Similarly, Thea Elvsted, a middle-class girl, accepted a job as a governess to Mr. Elvsted, and when his wife died, he married her. There was a large age difference, and she says of him, “I just can’t stand him! We don’t have one thought in common- not a single point of sympathy.” Thea did not love Mr. Elvsted any more than Hedda loved Tesman. She too married for financial support. Since Thea did not have such a great reputation to uphold around town, she did have the freedom to have a sexual affair. That is exactly hat she did with Eilert Lovborg. Eventually, she left Mr. Elvsted in hopes of using her sexuality to secure a loving marriage with a better prospect, Mr. Lovborg.

Finally, there is the character Diana, a singer and a prostitute. Just as Thea and Hedda, Diana must offer her sexuality as aa means of support in a male dominated world. Rather than finding a husband to support her, Diana has found the most freedom in becoming a prostitute, she sells her body to men without being trapped in a marriage full of regret. While Diana has her freedom, she has attained it in a socially unacceptable manner and is thus at the bottom of the social order.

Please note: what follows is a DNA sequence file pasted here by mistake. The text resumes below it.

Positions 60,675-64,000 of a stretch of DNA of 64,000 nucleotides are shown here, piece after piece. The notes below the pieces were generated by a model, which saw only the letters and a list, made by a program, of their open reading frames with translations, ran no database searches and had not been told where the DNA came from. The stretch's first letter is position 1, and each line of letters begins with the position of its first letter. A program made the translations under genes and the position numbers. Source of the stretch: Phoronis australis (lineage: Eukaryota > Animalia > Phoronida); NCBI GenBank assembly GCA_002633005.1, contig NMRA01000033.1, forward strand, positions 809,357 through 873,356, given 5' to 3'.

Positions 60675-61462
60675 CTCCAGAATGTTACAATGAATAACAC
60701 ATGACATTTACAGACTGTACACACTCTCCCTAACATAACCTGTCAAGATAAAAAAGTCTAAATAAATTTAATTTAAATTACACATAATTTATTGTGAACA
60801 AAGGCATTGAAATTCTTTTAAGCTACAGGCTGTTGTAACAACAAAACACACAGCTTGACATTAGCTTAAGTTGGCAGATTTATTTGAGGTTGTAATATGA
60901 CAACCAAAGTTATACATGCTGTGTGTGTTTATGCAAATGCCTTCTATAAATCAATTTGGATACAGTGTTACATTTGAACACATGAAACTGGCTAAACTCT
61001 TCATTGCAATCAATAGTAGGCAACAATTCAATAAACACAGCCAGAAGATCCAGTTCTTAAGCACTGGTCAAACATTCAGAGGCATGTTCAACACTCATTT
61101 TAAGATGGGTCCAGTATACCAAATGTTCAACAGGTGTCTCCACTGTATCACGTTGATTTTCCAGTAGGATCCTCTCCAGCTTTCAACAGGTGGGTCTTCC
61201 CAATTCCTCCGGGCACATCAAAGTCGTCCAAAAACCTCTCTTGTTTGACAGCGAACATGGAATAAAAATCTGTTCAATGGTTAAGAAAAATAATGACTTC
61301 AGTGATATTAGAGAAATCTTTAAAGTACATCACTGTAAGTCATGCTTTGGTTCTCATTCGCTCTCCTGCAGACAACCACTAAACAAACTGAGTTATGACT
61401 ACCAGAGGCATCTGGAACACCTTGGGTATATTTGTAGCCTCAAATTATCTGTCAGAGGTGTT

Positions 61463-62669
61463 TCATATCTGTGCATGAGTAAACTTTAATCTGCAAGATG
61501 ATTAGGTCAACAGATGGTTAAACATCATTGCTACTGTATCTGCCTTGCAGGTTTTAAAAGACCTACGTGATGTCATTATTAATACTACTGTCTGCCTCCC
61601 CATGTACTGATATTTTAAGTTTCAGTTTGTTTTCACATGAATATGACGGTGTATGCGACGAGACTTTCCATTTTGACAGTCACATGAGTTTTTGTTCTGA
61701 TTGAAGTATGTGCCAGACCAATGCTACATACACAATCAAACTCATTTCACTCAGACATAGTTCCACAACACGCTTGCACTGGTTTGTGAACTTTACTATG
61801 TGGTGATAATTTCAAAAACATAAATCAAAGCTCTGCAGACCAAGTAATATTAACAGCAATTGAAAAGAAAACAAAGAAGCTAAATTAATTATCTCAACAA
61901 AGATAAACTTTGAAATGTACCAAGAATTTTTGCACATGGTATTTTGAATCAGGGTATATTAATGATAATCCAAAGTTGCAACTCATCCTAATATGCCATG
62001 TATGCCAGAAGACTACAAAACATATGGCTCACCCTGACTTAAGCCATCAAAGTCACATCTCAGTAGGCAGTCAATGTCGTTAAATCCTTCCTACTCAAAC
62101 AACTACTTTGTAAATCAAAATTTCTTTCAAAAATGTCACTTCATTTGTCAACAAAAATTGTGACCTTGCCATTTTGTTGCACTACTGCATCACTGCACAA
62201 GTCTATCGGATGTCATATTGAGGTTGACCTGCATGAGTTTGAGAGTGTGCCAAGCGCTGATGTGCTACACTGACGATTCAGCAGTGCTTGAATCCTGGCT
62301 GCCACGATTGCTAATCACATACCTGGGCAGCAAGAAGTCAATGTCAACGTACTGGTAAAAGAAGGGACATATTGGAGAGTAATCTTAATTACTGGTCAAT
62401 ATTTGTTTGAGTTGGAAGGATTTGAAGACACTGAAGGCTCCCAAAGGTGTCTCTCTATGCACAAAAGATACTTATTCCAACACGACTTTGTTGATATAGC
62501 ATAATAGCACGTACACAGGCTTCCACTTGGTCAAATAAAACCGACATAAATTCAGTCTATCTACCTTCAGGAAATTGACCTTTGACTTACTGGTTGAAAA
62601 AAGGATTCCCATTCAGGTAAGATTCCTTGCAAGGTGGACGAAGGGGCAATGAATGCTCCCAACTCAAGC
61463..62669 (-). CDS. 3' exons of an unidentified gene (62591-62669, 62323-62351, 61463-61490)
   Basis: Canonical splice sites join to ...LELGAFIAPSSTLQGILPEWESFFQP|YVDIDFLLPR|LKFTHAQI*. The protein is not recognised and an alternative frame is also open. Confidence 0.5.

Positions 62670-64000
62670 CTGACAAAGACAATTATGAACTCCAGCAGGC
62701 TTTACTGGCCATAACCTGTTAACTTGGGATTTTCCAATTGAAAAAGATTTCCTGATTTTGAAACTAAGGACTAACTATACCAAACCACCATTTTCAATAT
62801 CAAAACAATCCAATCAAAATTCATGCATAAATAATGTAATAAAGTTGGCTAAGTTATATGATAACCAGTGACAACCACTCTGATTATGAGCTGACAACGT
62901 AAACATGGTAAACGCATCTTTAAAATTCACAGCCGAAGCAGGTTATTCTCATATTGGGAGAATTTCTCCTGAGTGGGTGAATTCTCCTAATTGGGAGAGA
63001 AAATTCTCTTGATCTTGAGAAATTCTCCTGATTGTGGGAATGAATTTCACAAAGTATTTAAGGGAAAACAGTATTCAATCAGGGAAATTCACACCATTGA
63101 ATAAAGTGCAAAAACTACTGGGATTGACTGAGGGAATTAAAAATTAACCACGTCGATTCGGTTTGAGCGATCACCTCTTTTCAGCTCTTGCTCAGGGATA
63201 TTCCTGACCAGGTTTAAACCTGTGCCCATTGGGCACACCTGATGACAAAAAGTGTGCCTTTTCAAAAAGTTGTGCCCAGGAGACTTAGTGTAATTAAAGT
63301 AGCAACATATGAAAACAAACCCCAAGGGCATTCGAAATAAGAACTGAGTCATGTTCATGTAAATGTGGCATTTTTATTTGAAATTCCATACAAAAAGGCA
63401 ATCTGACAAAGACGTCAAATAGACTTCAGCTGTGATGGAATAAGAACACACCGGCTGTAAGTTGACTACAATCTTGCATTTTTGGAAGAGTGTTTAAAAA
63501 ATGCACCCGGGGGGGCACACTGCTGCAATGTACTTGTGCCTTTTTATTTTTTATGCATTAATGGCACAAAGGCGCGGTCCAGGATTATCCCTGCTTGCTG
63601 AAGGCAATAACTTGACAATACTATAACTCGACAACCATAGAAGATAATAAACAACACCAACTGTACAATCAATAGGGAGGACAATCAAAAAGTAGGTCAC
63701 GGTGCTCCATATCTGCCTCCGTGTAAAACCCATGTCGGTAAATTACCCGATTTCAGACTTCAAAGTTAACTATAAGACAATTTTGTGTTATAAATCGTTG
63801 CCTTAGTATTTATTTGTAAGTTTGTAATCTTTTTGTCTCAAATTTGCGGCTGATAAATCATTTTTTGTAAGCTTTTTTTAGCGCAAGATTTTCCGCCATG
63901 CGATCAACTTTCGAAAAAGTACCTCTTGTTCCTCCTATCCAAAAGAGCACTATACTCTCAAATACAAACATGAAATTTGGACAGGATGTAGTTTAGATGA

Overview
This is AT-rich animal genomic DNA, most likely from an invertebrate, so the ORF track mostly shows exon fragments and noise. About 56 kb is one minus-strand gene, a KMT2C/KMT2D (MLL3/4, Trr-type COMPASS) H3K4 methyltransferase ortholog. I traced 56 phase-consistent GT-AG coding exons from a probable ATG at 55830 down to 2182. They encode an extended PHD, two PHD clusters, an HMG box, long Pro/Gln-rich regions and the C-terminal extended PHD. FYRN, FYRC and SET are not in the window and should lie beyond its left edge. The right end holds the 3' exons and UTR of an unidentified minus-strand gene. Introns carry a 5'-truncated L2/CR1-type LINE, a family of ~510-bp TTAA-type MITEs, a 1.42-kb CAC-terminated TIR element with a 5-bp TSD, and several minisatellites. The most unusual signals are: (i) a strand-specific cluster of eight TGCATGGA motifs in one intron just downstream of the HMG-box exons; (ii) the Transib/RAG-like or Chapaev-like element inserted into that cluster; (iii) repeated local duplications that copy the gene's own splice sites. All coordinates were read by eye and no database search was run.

Lastly, the title itself represents the social theme of the drama. In using the name Hedda Gabler, despite her marriage to George Tesman, Ibsen has conveyed the importance of social class. Hedda prefers to identify herself as the daughter of General Gabler, not the wife of George Tesman. Throughout the play she rejects Tesman and his middle-class lifestyles, clinging to the honourable past with which her father provided her. This identity as the daughter of the noble General Gabler is strongly implied in the title, Hedda Gabler. In considering the man implications of the social issues as explained above, it cannot be denied that the very theme of Hedda Gabler centres on social issues. “Hedda Gabler is …indirectly a social parable”

16 December 2021
Your Email

By clicking “Send”, you agree to our Terms of service and  Privacy statement. We will occasionally send you account related emails.

close thanks-icon

Your essay sample has been sent.

Order now
Still can’t find what you need?

Order custom paper and save your time
for priority classes!

Order paper now